Skip to content
Principles And Practical Aspects Of Preparative LC (Primer)
As a synthetic chemist, biologist or engineer, it’s your job to study the impact
of chemical compounds. To achieve this goal, you need to stay at the leading
edge of your field of research. Consequently, you often find yourself with less
time for tasks that are not necessarily your core competences but nevertheless
important for your workflows. Isolation and purification of chemical compounds
are typical of these tasks.
In situations where the compound of interest is not available in pure form, you
are challenged to purify it yourself. Possible scenarios include synthesis of the
compound in multiple stages, using purification as an interim step, or isolation
of the compound from a natural source when synthesis is too complex and
tedious. Other scenarios that require you to turn to purification techniques
include, for example, when flash chromatography did not yield the desired purity,
or when crystallization did not work the way you expected.
Isolation of pure compounds was, in fact, the original purpose of liquid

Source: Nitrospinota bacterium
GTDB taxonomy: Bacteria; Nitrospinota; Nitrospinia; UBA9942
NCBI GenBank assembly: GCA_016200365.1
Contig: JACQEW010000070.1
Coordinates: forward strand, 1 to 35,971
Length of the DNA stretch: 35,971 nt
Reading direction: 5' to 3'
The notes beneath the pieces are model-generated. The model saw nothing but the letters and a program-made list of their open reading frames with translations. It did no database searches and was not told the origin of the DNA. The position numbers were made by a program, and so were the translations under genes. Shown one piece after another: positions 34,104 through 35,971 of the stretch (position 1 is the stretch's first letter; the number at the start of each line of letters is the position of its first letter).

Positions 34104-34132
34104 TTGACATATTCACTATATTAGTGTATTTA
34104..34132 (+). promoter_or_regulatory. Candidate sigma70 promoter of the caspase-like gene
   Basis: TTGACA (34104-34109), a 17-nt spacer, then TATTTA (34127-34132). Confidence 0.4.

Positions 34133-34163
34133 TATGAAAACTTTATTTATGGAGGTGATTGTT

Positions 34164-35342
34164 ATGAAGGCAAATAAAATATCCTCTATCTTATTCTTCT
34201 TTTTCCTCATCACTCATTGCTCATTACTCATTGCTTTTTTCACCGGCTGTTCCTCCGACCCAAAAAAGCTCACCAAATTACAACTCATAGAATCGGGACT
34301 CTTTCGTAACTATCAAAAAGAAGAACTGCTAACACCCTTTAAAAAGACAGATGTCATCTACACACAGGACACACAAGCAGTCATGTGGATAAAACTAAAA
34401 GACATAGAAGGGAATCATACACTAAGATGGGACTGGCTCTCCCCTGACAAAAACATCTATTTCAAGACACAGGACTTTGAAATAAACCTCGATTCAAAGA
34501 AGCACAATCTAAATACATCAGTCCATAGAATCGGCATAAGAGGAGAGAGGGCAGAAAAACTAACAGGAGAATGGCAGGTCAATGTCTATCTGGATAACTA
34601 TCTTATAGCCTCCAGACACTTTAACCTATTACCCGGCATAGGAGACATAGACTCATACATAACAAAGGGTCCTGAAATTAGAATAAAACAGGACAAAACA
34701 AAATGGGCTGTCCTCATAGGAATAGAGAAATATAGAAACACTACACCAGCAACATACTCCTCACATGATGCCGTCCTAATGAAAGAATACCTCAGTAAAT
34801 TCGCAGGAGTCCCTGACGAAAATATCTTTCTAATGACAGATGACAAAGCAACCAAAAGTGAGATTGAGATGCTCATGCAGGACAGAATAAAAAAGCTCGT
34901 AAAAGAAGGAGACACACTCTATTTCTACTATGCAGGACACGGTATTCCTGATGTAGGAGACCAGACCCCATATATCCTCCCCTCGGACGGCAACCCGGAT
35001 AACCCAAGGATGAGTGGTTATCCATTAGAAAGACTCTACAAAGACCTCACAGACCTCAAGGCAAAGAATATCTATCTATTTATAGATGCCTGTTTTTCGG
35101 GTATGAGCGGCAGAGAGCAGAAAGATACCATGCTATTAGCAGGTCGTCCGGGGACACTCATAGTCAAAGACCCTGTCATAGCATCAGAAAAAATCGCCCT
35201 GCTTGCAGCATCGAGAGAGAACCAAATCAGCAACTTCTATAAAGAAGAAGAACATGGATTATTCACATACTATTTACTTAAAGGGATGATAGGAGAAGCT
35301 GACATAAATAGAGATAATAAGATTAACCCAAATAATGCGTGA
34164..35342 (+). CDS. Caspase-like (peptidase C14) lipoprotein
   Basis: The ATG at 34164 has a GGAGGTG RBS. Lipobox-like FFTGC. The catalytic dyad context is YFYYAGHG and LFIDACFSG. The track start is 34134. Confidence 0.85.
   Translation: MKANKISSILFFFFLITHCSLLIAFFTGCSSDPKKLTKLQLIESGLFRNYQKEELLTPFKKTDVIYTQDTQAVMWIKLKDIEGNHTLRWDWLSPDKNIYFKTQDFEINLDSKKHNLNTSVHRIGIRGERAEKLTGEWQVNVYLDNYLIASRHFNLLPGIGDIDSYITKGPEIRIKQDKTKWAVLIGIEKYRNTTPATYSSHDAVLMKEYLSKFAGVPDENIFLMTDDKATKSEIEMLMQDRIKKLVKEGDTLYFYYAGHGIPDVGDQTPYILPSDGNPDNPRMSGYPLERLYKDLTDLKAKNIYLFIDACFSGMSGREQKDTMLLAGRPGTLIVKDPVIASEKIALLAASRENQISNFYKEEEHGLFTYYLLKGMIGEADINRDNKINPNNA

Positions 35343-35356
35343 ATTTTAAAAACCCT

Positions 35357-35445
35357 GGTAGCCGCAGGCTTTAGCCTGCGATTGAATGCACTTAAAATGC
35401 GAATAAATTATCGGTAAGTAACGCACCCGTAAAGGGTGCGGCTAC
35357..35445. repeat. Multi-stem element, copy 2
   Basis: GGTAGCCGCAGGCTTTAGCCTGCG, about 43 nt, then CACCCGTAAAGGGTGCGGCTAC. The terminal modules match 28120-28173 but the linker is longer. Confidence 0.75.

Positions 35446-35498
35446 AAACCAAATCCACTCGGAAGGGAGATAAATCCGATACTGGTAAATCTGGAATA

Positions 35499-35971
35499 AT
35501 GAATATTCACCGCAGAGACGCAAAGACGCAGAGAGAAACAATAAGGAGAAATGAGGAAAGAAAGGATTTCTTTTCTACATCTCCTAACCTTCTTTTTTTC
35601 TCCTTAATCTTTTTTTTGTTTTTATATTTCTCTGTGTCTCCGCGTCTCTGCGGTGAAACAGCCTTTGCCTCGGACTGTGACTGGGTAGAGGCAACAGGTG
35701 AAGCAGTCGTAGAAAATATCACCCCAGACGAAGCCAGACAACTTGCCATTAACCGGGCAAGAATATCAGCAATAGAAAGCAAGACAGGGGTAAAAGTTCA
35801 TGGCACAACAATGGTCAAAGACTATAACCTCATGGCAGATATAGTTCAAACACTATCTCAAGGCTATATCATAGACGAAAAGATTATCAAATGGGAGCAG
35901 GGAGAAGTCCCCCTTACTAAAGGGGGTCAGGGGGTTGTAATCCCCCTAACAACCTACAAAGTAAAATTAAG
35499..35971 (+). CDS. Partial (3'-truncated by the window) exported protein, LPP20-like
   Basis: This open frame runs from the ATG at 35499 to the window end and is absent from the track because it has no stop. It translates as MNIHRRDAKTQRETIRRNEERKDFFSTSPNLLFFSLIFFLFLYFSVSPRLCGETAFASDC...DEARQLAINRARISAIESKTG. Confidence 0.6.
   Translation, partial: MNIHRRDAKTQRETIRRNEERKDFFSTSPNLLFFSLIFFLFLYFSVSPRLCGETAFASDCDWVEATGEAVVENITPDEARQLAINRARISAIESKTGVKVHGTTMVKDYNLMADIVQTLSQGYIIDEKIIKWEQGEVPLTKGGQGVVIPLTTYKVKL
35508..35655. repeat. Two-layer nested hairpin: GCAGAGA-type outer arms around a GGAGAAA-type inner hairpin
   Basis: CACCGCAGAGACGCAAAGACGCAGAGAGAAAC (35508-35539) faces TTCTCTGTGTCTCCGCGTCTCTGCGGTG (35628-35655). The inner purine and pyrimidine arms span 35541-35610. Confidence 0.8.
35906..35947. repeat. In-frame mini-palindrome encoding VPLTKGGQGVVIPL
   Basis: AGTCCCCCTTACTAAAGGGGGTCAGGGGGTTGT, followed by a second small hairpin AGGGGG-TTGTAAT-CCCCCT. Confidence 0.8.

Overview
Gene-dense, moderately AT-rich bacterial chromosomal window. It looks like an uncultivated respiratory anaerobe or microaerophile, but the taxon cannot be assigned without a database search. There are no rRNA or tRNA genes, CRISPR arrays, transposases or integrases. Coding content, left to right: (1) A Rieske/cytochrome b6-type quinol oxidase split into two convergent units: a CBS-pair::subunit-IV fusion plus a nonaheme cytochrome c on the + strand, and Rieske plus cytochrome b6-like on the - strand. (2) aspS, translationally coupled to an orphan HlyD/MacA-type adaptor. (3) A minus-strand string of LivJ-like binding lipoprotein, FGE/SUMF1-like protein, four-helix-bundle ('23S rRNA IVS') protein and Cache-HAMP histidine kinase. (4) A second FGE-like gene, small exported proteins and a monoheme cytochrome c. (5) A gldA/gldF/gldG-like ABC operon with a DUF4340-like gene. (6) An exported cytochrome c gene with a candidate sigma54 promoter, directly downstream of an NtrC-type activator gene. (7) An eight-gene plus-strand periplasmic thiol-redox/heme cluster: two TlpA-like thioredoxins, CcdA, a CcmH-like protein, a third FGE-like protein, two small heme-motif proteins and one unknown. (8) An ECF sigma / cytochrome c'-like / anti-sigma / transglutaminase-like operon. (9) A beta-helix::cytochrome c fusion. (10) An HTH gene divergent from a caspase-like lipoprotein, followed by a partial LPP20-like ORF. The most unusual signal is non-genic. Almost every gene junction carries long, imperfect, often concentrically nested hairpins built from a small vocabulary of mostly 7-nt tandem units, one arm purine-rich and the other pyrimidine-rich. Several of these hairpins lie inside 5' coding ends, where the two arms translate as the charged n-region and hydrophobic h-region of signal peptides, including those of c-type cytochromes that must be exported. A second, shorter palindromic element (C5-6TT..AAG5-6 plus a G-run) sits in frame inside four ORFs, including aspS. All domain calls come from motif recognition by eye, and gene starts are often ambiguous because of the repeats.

chromatography and as such drove the development of separation science
during the last century – with close linkages to the discovery of natural sources
and new synthetic pathways. The increasing need for high-value compounds
deployed as pharmaceuticals, agrochemicals or nutraceuticals, has in turn
justified the extra effort required for optimization of purification processes.
Today, preparative chromatography is no longer based on guesswork but is
founded solidly on a set of well-documented rules to be followed for optimum
results. Scouting for appropriate starting conditions, optimizing for speed, yield,
and purity are fundamental considerations. The desired sample throughput
determines priorities: high yields for a few different samples justify optimization
of yield, whereas dealing with large numbers of different samples at the
milligram scale demands proper automation.
Now, it is all about getting started with preparative liquid chromatography
without having to spend time delving deeply into the literature. Although a
primer will never replace textbooks on preparative liquid chromatography
to gain a full understanding of the theoretical background, this publication
nevertheless bridges the gap between textbook literature and a typical
system’s user documentation that provides specific guidance on how
to achieve optimum results.
Za odpiranje dokumenta
kliknite tukaj …